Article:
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A Slippery Slope for Customer Privacy? Apple’s Refusal to Undermine its Own Security Technology

Published onMar 14, 2016
A Slippery Slope for Customer Privacy? Apple’s Refusal to Undermine its Own Security Technology

Apple is taking a stand against a court order that would require Apple to help the FBI unlock the iPhone of one of the San Bernardino shooters.  The court order specifically asks Apple to create a way to disable the feature that automatically wipes the data off an iPhone after ten wrong attempts at the password.  Apple does not have the data the government is asking for and Apple considers such a request “too dangerous to create. They have asked us to build a backdoor to the iPhone.”  Apple argues that with the creation of a backdoor for a one time use, the technology could be used again to defeat decryption.

The court order highlights the tension between security and helping solve a criminal case.  The smartphone is a common everyday good that contains personal information that includes contacts, financial and health information.  In order to protect this important data Apple uses encryption technology.  In a letter to Customers, Apple explained that customers expect Apple to protect their personal information on their product devices such as the iPhone.   Apple does not have access to the encrypted data. Apple has apparently complied with all subpoenas and search warrants related to the San Bernardino Case in relation to data Apple contains.

Apple is caught in a battle.  Apple is standing by its protection of customer data at the request of others calling for Apple to be a “good corporate citizen.” Other technology companies are worried about the potential precedent in this case.  In essence, companies may be compelled by court order to create malware that can bypass the security protections on its own products.   This is why Facebook and Twitter have publically supported Apple in this current case.  The CEO of Google also made a statement that “requiring companies to enable hacking of customer devices and data … could be a troubling precedent.”

There is some precedent for the law requiring technology companies to comply with court orders in relation to the unencryption of certain devices such as computers, credit card records, and videotapes from security cameras.  For example, in 1977, the Supreme Court determined that there is authority to require a phone company to comply with a search warrant for numbers dialed by a customer.  But, some legal scholars argue that the present case will create a slippery slope.  Ahmid Ghappour, from the University of California’s Hastings College of Law, stated the government might then ask Facebook to create an algorithm that helps predict crime.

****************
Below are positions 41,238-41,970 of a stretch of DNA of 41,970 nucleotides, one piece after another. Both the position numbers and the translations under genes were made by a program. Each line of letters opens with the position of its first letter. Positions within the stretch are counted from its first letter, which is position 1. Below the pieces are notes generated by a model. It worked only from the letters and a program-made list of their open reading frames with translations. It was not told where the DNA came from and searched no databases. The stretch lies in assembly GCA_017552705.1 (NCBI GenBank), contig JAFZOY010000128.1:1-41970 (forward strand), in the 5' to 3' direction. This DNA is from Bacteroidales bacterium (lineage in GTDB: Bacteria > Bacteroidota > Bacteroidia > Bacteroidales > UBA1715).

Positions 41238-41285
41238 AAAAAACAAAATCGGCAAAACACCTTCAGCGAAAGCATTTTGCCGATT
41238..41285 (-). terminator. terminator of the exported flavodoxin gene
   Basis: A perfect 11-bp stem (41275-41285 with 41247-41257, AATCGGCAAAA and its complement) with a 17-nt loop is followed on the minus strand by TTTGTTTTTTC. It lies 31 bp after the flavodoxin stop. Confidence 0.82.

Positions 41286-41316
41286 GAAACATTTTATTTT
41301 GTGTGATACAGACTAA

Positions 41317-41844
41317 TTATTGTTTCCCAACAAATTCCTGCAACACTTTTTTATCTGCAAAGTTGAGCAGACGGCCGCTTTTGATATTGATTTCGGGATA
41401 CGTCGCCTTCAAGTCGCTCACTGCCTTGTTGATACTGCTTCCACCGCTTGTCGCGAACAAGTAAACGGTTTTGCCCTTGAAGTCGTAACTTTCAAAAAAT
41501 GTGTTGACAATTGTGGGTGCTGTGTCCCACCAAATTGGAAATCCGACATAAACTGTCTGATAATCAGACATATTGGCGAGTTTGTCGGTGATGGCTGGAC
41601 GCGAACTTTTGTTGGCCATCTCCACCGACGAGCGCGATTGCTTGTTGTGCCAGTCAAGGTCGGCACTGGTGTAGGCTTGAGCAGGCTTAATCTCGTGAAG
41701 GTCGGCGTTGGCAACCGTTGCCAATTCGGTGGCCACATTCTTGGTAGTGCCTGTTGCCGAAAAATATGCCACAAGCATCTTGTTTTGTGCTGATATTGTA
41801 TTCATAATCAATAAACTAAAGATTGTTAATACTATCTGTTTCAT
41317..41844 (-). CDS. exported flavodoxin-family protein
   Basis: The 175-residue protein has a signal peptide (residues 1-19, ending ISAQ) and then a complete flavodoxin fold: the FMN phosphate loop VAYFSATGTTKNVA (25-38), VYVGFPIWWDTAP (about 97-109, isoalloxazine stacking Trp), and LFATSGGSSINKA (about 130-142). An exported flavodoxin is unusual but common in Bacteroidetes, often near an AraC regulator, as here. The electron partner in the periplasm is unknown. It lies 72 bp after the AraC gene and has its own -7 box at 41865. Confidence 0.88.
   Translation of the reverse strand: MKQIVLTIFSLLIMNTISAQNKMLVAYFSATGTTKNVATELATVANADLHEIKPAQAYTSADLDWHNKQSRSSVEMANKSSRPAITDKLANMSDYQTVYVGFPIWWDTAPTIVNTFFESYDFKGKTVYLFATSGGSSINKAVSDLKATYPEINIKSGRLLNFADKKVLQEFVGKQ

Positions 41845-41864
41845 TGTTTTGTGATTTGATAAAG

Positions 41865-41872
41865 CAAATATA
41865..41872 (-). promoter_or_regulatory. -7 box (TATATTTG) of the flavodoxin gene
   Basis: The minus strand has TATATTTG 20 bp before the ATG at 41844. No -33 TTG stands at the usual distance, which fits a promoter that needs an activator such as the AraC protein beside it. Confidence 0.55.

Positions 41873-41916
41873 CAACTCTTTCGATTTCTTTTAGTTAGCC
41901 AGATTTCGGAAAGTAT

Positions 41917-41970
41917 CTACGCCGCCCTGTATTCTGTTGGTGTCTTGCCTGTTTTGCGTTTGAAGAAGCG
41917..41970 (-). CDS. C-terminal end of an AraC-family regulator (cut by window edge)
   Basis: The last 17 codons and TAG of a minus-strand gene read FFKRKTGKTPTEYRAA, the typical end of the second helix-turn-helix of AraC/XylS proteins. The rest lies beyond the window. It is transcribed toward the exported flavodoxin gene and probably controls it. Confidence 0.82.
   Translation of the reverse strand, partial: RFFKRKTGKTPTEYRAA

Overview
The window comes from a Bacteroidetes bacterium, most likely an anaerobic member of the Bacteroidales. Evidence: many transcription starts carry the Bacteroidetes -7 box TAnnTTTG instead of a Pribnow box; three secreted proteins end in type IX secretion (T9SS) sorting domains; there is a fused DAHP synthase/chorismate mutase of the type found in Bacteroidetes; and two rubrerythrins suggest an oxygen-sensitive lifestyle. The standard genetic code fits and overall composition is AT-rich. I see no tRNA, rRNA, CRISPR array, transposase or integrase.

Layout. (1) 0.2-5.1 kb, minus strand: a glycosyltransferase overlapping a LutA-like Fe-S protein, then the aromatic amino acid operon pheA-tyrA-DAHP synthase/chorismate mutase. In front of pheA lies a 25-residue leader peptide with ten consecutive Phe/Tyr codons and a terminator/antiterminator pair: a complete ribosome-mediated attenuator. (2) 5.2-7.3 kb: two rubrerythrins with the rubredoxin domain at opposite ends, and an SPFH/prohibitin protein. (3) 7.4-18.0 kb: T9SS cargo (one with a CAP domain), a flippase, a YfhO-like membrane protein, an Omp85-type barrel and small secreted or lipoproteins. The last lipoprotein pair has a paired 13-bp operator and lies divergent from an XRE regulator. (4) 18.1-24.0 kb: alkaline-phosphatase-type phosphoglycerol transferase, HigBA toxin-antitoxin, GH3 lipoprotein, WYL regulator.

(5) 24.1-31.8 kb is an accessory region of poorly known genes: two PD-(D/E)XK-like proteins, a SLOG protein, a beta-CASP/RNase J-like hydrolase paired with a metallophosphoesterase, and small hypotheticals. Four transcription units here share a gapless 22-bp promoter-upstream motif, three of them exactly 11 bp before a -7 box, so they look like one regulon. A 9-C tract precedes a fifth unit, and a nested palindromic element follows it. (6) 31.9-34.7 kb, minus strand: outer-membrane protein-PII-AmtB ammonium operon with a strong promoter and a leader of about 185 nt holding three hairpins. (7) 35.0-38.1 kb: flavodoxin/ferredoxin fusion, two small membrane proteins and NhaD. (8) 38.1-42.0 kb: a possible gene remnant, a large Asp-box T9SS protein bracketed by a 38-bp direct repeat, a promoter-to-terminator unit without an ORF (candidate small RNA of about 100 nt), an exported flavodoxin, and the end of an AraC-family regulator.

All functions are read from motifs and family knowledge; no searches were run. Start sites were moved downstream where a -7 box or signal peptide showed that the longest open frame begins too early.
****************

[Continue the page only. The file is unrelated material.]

Apple, CEO Tim Cook, is committed to protecting customer data and will not allow Apple to undermine its own security measures.

Apple currently is involved in other lawsuits that request Apple’s support in helping access information on criminals Apple devices.  For example, in a Brooklyn case, the judge is still determining if such a legal request would be “overly burdensome” for Apple.  But in approximately 155 other cases, the government has not been successful in obtaining search warrants because the phones have Apple operating systems.

Alex Abdo, a lawyer for the American Civil Liberty Union’s privacy and technology section made the statement that “Apple deserves praise for standing up for its right to offer secure devices to all of its customers.”  While it is critical to obtain the data on the San Bernardino shooter’s phone, the security of Americans personal devices like their iPhones may be compromised in the process.  The precedent of this case will highlight if a court can order a company to essentially undermine its own technology that was designed to protect customer data.

*Dianna Shinn is a second year law student at Wake Forest University. She holds a B.A. in English and Political Science from Muhlenberg College in Allentown, PA.

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